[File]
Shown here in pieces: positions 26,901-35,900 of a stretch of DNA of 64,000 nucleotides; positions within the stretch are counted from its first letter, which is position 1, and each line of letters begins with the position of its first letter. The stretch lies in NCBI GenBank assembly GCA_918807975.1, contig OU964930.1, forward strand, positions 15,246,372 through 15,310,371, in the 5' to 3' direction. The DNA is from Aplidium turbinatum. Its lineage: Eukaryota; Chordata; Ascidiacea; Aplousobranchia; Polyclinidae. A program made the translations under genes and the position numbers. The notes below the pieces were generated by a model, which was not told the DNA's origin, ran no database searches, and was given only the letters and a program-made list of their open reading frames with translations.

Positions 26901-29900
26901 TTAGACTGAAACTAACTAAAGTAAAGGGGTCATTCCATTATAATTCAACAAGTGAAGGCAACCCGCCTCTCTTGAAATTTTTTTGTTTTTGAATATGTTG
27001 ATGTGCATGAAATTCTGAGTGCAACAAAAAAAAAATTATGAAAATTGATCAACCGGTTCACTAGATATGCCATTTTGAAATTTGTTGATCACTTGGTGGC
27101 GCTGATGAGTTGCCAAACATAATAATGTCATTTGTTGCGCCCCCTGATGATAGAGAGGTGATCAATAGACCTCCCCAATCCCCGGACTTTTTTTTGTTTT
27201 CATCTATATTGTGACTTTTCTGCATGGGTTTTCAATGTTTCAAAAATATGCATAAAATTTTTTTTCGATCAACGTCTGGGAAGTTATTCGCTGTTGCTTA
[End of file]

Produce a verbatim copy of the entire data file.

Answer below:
Shown here in pieces: positions 26,901-35,900 of a stretch of DNA of 64,000 nucleotides; positions within the stretch are counted from its first letter, which is position 1, and each line of letters begins with the position of its first letter. The stretch lies in NCBI GenBank assembly GCA_918807975.1, contig OU964930.1, forward strand, positions 15,246,372 through 15,310,371, in the 5' to 3' direction. The DNA is from Aplidium turbinatum. Its lineage: Eukaryota; Chordata; Ascidiacea; Aplousobranchia; Polyclinidae. A program made the translations under genes and the position numbers. The notes below the pieces were generated by a model, which was not told the DNA's origin, ran no database searches, and was given only the letters and a program-made list of their open reading frames with translations.

Positions 26901-29900
26901 TTAGACTGAAACTAACTAAAGTAAAGGGGTCATTCCATTATAATTCAACAAGTGAAGGCAACCCGCCTCTCTTGAAATTTTTTTGTTTTTGAATATGTTG
27001 ATGTGCATGAAATTCTGAGTGCAACAAAAAAAAAATTATGAAAATTGATCAACCGGTTCACTAGATATGCCATTTTGAAATTTGTTGATCACTTGGTGGC
27101 GCTGATGAGTTGCCAAACATAATAATGTCATTTGTTGCGCCCCCTGATGATAGAGAGGTGATCAATAGACCTCCCCAATCCCCGGACTTTTTTTTGTTTT
27201 CATCTATATTGTGACTTTTCTGCATGGGTTTTCAATGTTTCAAAAATATGCATAAAATTTTTTTTCGATCAACGTCTGGGAAGTTATTCGCTGTTGCTTA